Candidate of Law (Russia), Doctor of Juridical Science (S.J.D., University of Pennsylvania Law School)
Head of Department for International Programs, Pepeliaev Group
Western partners of Russia cannot be either consistent or sincere when lecturing her these days that corruption is mauvais ton. (I'm not speaking about corrupt practices in the Western world here, even though after more than 50 visits to the United States in the last 20 years I have enough information about it. But it's a topic for a different publication.)
They cannot be consistent because corruption in the Russian government was never a problem for the U.S. administration in the 1990s. For instance, as it was revealed by Sarah E. Mendelson, who worked in Moscow in the mid-1990s, the U.S. Embassy was expecting pro-Yeltsin falsifications in the 1996 presidential election and "warned" the Moscow mission of the U.S. Agency for International Development (US AID) to keep a "distance from monitoring efforts that might actually uncover fraud." Here we go!
Even though even some Western scholars came to a conclusion that the official results of the 1996 elections cannot be trusted because the Russian "electorate behaved in a way that was, both statistically and sociologically, unbelievably unlikely" (John Lowenhardt), the U.S. State Department declared them to be "free and fair." Sure, Yeltsin (with his government of market fundamentalists) was always right — even when he burns down his own parliament, which was sanctioned and justified by President Clinton as a "consolidation of democracy in Russia," yikes! — and cannot lose.
The participation of American consultants in the Russian presidential election of 1996 once again illustrated that proud words of U.S. officials about the necessity of strict observance of laws in a law-governed state and about "the promotion of democracy as a key feature of American foreign policy" (Strobe Talbott) are very easily forgotten when the U.S. national interests — at that moment, preservation of "our horse," as Ambassador Strauss called Yeltsin, and "our best man in Russia," as Russian President was named by Brent Scowcroft back in 1992, in power — are at stake. What is really important, is the practical lesson given to us in Russia by the U.S. consultants headed by Richard Dresner, their attitude to legal norms and political "necessity." When asked, "if he had any compunction about the extent to which the Yeltsin campaign was violating election spending laws by many orders of magnitude," Dresner's answer was "no" because "Yeltsin was for democracy, and whatever it takes to win is OK." Clearly, the end justifies the means.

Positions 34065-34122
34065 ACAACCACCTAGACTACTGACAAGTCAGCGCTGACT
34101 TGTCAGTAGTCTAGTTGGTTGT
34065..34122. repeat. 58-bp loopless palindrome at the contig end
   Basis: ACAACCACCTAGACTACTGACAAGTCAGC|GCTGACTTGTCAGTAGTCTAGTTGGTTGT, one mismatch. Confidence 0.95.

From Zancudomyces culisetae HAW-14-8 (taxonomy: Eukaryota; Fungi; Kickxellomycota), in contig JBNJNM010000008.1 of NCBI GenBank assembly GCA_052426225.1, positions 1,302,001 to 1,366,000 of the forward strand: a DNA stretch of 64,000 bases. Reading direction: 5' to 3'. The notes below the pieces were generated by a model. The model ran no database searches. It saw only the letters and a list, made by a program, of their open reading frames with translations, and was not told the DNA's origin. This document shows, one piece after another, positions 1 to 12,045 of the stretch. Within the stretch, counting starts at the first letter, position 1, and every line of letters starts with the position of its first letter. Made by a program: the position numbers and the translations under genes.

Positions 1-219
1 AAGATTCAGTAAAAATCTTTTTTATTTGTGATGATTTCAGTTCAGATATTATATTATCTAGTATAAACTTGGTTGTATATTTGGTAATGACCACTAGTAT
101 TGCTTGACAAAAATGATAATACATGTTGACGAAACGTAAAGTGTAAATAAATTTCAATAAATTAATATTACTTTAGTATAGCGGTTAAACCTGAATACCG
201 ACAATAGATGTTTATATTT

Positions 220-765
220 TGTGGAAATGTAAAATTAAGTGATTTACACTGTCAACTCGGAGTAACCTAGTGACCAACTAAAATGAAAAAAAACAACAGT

Nowadays The Washington Post openly defines Yeltsin as a "corrupt but friendly drunk" — a new version of Theodore Roosevelt's "our son of a bitch." The problem with post-Yeltsin governments of Russia in the eyes of Washington is not that they are allegedly more "corrupt" than the regime of "old pal Boris," but because they are less "friendly" (read: less submissive and obedient, not a lap dog any more).
Our mentors from overseas cannot be sincere either because otherwise they should have been campaigning to repeal the notorious U.S. "Russian Democracy Act" of 2003. In case you didn't know, the preamble of the act openly states that the U.S. government funding has led not only "to the establishment of more than 65,000 non-governmental organizations" in Russia, but certain "political parties" too.
Moreover, the act pledges $50 million a year to pro-American "political parties and coalitions" in Russia. Isn't it a clear violation of Russian law that prohibits infiltration of foreign money into the Russian domestic political and electoral process? Isn't it something that is similarly prohibited in any "civilized" country of the world, including the United States? Doesn't it constitute a form of corrupt practices on behalf of Russian "reform-minded politicians," "democratic activists" and "agents of change" as the fifth column in Russia is called by their puppeteers? Who cares!
Corruption in Russia is a cancer! We need to fight and get rid of it before it kills us. But I cannot stand lectures about corruption in Russia in the West. Give me a break!